Singer is a utilitarian, so he believes that people should follow actions that bring the most good to the world. Therefore, Singer argues that the quality of a child’s life is paramount when it comes to parents deciding if their child should live or die. For example, Singer brings up the disease spina bifida, a disease that, “the lives of the worst affected children are so miserable that it is wrong to resort to surgery to keep them alive” (188). In this situation, the parents would not want the child to live because the child would be in such awful pain. Consequently, there is no reason to keep a child with this condition alive. When it comes to children with a less debilitating disease, Singer proposes how infants are replaceable.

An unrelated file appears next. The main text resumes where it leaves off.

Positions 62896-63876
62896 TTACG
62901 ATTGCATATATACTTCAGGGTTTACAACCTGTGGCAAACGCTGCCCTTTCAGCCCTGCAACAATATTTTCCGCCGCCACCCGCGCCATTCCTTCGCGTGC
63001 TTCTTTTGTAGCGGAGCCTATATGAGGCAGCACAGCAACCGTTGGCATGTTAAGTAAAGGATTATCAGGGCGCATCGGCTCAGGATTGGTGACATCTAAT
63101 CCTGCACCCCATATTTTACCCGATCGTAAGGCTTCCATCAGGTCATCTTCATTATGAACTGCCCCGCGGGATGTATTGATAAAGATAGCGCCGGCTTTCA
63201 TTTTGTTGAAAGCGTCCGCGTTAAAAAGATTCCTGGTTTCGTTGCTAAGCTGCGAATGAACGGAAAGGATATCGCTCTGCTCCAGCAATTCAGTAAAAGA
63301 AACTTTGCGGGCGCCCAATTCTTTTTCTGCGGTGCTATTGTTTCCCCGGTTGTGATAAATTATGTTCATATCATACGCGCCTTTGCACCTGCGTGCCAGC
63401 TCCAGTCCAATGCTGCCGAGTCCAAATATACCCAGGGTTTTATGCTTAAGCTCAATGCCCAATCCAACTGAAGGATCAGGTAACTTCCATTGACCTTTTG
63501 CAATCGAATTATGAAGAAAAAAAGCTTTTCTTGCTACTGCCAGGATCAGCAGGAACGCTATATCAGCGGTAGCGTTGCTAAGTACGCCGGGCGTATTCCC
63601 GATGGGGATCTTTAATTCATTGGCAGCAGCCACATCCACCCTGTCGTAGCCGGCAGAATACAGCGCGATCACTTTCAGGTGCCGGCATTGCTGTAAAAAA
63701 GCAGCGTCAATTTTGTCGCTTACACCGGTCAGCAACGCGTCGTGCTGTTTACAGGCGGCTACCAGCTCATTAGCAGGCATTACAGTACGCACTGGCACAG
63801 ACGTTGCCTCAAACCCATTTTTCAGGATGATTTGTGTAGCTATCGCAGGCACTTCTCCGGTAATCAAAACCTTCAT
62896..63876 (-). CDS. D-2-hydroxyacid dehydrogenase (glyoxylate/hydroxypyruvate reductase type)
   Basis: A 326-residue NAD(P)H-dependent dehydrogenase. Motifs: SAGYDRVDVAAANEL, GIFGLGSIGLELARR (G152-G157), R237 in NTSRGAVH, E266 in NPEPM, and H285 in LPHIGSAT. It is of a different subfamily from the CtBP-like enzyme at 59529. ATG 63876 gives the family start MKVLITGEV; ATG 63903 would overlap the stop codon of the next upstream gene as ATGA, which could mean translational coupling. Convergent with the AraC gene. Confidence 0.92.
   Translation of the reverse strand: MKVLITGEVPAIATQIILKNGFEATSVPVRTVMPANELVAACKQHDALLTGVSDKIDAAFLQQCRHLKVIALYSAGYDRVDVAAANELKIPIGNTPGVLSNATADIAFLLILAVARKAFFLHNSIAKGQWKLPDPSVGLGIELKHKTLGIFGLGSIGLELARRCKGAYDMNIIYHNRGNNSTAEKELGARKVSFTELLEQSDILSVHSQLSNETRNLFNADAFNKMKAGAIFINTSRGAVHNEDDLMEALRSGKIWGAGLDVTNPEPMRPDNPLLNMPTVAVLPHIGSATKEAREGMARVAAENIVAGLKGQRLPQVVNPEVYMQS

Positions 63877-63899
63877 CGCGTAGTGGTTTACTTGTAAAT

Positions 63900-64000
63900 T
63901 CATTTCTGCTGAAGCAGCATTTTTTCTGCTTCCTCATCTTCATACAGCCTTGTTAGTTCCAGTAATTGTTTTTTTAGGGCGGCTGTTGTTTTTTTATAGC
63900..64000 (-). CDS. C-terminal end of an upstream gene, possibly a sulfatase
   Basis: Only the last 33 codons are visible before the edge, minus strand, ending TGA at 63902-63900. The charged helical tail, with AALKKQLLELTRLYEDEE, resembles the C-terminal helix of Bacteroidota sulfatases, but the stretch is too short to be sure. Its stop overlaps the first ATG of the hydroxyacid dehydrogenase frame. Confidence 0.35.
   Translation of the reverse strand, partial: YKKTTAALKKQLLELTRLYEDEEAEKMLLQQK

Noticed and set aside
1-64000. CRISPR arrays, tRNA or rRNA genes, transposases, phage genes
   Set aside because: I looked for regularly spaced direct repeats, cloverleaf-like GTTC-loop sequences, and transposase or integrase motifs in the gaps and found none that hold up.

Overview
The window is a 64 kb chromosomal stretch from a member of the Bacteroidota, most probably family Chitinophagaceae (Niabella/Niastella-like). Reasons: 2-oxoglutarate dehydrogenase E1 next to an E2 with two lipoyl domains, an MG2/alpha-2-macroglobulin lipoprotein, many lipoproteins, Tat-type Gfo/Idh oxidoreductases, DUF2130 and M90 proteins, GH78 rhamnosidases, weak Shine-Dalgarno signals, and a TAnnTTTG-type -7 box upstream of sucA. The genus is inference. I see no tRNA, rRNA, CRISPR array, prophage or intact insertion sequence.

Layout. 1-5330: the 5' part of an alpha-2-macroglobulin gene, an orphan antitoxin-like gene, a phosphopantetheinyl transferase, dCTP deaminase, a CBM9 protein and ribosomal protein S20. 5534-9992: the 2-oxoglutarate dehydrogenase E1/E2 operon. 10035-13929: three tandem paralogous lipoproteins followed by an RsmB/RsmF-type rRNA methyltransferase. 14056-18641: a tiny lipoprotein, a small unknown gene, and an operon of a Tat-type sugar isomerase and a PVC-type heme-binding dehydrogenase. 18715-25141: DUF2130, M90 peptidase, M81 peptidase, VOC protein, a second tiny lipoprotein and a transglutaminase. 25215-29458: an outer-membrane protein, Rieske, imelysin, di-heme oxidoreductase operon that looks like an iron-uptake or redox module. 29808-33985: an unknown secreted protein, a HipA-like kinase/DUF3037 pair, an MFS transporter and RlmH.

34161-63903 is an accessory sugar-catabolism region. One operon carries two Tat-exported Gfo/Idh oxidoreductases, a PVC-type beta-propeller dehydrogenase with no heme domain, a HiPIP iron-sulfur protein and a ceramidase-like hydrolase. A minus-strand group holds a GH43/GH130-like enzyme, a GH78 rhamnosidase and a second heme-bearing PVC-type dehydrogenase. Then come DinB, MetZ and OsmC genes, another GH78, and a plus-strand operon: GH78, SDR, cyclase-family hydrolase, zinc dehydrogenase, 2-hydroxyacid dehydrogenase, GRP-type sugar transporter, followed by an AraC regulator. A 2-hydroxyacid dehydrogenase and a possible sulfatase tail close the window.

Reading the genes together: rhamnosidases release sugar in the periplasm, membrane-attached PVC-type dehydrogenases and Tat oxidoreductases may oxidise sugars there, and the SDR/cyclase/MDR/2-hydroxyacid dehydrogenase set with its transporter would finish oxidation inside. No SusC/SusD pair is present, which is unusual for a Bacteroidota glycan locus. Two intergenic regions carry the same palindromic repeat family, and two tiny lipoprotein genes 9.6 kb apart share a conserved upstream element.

Following his utilitarian views, Singer argues that it could be better to kill a child with a non-major disability if it meant replacing it with a normal child who will be capable of experiencing and giving more happiness. Singer writes that society treats fetuses as replaceable and considers birth as the moment when the being has moral standing. However, he disagrees with this view, saying that if society is going to treat fetuses as replaceable, then society should also treat newborn infants as replaceable too. Ultimately, since infants are replaceable and their value is extrinsic of themselves, it is wrong to equate them to normal human beings in terms of moral standing.